The Thuringian realm was shattered: the territory north of the Harz mountain range was settled by Saxon tribes, while the Franks moved into the southern parts on the Main River. The estates east of the Saale River were beyond Frankish control and taken over by Polabian Slavs.

Merovingian duchy

Frankish Empire with Thuringian march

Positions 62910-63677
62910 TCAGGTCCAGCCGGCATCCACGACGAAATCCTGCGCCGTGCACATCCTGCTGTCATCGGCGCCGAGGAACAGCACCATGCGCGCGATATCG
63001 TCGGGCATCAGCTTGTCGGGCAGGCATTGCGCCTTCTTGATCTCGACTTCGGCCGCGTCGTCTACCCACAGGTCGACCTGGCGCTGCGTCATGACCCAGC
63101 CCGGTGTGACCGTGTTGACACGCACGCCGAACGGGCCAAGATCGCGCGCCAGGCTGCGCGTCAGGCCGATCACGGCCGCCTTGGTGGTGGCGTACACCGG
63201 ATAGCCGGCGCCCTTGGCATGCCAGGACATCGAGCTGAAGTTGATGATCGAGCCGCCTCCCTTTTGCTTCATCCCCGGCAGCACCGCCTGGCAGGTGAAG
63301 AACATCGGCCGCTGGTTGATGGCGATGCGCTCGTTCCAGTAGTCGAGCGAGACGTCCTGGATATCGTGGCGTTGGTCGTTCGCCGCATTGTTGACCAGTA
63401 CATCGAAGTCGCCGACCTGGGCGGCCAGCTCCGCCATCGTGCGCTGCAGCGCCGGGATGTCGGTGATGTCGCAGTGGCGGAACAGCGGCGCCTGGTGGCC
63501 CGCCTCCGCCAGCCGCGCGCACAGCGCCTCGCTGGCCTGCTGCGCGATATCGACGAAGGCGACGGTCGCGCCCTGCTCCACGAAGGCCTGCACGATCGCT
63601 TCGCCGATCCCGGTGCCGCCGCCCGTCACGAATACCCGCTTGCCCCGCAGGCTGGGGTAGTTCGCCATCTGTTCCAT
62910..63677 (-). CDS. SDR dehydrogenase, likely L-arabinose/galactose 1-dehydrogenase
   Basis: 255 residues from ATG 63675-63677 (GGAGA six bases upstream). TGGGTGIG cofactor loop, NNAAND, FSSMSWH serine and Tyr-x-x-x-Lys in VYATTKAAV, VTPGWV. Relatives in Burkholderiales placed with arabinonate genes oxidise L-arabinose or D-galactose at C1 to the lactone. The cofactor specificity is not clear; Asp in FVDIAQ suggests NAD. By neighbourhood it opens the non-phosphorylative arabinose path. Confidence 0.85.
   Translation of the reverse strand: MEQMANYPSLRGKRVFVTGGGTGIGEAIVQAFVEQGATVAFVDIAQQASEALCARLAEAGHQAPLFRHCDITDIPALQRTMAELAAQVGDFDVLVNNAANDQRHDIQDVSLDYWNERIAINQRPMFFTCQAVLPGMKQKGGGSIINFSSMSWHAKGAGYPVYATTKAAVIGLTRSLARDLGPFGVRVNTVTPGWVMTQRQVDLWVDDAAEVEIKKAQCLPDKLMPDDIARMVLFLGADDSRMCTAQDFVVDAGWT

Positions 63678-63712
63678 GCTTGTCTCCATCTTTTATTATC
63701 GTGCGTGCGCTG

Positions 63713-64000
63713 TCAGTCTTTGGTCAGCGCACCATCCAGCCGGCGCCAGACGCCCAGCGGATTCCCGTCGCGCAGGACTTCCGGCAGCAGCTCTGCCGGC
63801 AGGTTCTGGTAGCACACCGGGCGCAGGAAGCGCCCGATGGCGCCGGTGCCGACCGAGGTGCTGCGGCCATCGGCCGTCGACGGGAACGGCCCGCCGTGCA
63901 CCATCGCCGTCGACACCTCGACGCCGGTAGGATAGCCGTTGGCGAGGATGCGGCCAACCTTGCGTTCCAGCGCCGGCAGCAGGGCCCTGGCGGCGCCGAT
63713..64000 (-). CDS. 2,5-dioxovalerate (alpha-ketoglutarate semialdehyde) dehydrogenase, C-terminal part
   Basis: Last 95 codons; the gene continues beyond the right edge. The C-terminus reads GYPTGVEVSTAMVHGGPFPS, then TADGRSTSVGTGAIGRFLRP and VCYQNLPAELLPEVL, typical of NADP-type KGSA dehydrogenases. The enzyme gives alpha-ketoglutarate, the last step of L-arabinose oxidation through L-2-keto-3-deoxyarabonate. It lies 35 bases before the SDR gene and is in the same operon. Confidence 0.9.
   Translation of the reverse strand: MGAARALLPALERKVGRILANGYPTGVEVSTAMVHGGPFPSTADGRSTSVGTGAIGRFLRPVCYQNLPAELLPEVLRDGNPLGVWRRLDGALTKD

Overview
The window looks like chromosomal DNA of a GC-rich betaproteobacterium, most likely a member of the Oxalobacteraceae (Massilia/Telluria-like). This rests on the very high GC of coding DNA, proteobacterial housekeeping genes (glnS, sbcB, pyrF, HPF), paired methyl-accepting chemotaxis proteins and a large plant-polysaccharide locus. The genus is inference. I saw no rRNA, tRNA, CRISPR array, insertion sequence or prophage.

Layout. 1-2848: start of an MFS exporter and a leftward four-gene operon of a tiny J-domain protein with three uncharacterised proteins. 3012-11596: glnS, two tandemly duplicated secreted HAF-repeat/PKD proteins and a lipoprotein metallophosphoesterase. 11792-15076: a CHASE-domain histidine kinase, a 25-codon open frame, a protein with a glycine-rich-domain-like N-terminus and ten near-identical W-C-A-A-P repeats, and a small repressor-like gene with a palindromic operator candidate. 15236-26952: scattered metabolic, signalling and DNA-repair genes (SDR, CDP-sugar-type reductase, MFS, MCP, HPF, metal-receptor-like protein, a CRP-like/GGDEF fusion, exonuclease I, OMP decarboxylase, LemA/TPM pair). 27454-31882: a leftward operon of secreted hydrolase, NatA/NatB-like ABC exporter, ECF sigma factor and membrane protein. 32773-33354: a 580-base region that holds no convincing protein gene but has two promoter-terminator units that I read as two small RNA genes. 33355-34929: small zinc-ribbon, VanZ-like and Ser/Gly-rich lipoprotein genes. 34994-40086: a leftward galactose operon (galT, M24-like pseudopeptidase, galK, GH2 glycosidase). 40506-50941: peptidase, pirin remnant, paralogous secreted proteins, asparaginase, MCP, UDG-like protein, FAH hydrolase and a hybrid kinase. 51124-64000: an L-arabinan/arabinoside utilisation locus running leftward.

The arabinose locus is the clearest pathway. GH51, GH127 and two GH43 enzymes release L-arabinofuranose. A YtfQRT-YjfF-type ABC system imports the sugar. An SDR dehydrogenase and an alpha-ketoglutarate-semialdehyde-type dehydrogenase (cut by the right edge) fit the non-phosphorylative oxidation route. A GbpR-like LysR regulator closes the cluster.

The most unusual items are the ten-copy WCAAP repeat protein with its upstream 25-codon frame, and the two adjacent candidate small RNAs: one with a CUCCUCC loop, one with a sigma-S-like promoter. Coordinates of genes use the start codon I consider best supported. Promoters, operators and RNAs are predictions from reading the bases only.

The first documented duke (dux) of remaining Thuringia was a local noble named Radulf, installed by King Dagobert in the early 630s. Radulf was able to secure the Frankish border along the Saale River in the east from Slavic incursions. However, according to the Chronicle of Fredegar, in 641/2 his victories "turned his head" (i.e., made him proud) and he allied with Samo and rebelled against Dagobert's successor, King Sigebert III, even going so far as to declare himself king (rex) of Thuringia.[2][3] A punitive expedition led by the Frankish Mayor of the Palace Grimoald ultimately failed and Radulf was able to maintain his semi-autonomous position. His successors of the local ducal dynasty, the Hedenen, supported missionary activity within the duchy, but seem to have lost their hold on Thuringia after the rise of the Pippinids in the early eighth century. A conflict with Charles Martel around 717–19 brought an end to autonomy.[4]